In the 1990s Dina Wardi, a psychotherapist in Jerusalem, worked with the children of Holocaust survivors and developed the theory that survivor parents often designated certain children as memorial candles who took on the mission of serving as a link to preserve the past and connect the future. The children of survivors who actively struggled against the Nazis, she found, had a compulsive ambition to achieve…

My fantasy, of course, was that I could somehow tap these ancestral memories. I have recently made the acquaintance of another Carvajal in Spain, an actor who remembers that even though he was raised Catholic he always insisted to his mother that he was Jewish. He said he started making the claim when he was about 6 years old…

Reality is even stranger. Dr. Darold A. Treffert, a psychiatrist in Wisconsin, maintains a registry of about 300 savants who through a head injury or dementia acquire skills they never learned. Conceivably, he says, those skills, like music, mathematics, art and calendar calculating, were buried deep in their brains. He calls it genetic memory, or “factory-installed software,” a huge reservoir of dormant knowledge that can emerge when a damaged brain rewires itself to recover from injuries…

In the red leather folder where I keep my reporter’s notebook and business cards, I always keep a photograph of the old Inquisition jail in Arcos de la Frontera…I found out that Aunt Luz sometimes dreamed about Andalusia."

***

These excerpts give me the creeps. I don't feel like I'm reading a poignant essay about rediscovered identity. I feel like I'm reading dystopic science fiction.

I think of three men who have had a big impact on this blog: John Guzlowski, Arno Lowi and Otto Gross, of Polish Catholic, Polish Jewish, and German Lutheran ancestry. Each one of these men suffered because of the deification and the biological concept of identity.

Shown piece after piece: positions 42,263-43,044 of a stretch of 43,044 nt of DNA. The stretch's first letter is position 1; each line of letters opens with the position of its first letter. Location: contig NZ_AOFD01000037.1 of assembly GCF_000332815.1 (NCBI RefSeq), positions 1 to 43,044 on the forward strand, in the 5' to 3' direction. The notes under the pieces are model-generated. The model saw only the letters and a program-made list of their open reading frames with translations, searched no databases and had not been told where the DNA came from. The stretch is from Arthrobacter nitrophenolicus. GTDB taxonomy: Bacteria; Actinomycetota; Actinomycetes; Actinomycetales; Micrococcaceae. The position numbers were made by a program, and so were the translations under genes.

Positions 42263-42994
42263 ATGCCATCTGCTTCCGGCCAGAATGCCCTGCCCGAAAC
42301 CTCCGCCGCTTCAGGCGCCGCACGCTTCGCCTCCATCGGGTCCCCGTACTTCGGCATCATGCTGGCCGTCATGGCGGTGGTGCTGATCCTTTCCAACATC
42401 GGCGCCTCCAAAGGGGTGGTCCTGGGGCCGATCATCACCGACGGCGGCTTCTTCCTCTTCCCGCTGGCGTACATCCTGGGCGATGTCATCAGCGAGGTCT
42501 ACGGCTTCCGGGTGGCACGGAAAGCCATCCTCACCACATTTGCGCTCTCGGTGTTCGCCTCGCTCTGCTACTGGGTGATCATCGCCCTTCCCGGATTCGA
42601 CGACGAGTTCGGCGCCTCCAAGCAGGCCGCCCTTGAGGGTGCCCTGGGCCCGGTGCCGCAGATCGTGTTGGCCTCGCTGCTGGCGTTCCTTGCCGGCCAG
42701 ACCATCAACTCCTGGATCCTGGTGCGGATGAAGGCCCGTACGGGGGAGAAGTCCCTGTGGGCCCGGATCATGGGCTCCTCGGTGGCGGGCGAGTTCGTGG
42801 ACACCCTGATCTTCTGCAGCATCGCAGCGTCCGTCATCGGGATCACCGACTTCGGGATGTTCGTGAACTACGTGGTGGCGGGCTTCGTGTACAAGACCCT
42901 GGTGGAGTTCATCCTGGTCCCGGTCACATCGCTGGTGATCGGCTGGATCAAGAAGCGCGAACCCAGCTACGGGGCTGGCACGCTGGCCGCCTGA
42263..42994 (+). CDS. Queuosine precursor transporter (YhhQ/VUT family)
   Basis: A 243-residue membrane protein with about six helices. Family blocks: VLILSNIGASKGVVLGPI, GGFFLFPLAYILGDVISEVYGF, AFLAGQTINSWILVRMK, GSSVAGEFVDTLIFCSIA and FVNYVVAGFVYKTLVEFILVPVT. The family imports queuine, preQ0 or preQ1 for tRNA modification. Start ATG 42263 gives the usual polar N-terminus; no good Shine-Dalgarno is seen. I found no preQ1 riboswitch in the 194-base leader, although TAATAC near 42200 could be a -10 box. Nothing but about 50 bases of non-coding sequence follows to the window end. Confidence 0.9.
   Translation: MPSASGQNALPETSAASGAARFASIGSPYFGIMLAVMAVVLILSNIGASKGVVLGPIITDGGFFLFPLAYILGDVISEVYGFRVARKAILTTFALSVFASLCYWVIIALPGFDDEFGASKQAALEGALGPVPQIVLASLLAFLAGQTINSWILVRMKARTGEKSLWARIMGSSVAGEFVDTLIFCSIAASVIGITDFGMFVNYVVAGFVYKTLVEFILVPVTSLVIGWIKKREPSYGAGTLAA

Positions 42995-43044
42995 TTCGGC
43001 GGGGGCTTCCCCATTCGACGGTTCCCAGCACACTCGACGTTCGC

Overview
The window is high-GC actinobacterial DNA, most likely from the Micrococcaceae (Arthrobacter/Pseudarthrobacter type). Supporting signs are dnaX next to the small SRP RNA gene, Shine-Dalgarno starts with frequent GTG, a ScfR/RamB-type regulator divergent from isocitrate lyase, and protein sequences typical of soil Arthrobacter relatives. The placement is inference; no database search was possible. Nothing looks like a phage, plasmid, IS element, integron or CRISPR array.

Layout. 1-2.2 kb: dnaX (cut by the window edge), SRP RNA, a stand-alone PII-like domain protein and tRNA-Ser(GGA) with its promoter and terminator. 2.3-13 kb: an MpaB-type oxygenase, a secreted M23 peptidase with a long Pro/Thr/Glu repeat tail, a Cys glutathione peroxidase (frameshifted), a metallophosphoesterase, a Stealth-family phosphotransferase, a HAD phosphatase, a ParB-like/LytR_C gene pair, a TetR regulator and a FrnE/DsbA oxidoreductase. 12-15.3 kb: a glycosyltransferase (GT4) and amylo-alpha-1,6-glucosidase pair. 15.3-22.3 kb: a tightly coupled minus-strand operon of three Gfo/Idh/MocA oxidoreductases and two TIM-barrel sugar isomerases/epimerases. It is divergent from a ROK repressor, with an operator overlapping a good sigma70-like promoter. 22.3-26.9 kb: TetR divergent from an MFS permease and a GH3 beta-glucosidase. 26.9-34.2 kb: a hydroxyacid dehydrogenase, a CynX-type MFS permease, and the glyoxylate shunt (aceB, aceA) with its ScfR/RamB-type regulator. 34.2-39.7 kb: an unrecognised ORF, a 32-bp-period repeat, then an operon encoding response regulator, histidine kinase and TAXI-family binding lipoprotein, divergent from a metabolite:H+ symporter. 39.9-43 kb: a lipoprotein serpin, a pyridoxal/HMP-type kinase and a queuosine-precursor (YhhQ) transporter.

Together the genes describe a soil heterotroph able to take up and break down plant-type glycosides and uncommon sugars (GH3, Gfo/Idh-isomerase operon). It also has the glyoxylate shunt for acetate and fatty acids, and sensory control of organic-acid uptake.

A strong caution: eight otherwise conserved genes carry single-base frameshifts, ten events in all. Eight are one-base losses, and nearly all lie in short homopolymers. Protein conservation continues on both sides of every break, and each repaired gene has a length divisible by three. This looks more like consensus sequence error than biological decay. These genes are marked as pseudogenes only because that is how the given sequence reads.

I want these three men, and me, and everyone else, to have tomorrow. To have a world where you can walk away from your identity if you choose to. Where you don't have to relive the Inquisition in order to feel alive.

Me? I'm proud to be Polish-Slovak-American. And I'm happy not to be Polish when it isn't called for. I lived in Nepal and spoke and Nepali and ate Nepali food and wore Nepali clothes. I don't have to be Polish 24-7. I don't have to keep reliving Katyn, Warsaw, the invasion of the Swedes, the Turks, the Kossaks, the Battle of Grunwald.

I do not believe that my grandfathers' suffering in the coal mines is in my genes. I do not believe that the Hungarian lash on my serf ancestors' backs is in my genes. As Jan Lechon said, "In the spring, let me see spring, not Poland."

I have to wonder what has brought Doreen Carvajal to the point where she wants to believe that her presumed ancestors' presumed suffering is inextricably located in her genes.

And why does it have to be her ancestors' suffering? Maybe one of her ancestors really, really enjoyed an ice cream cone once. Or a sunny day. Or a soft kitten. Could that not be in her genes? Heck, even that idea gives me the willies.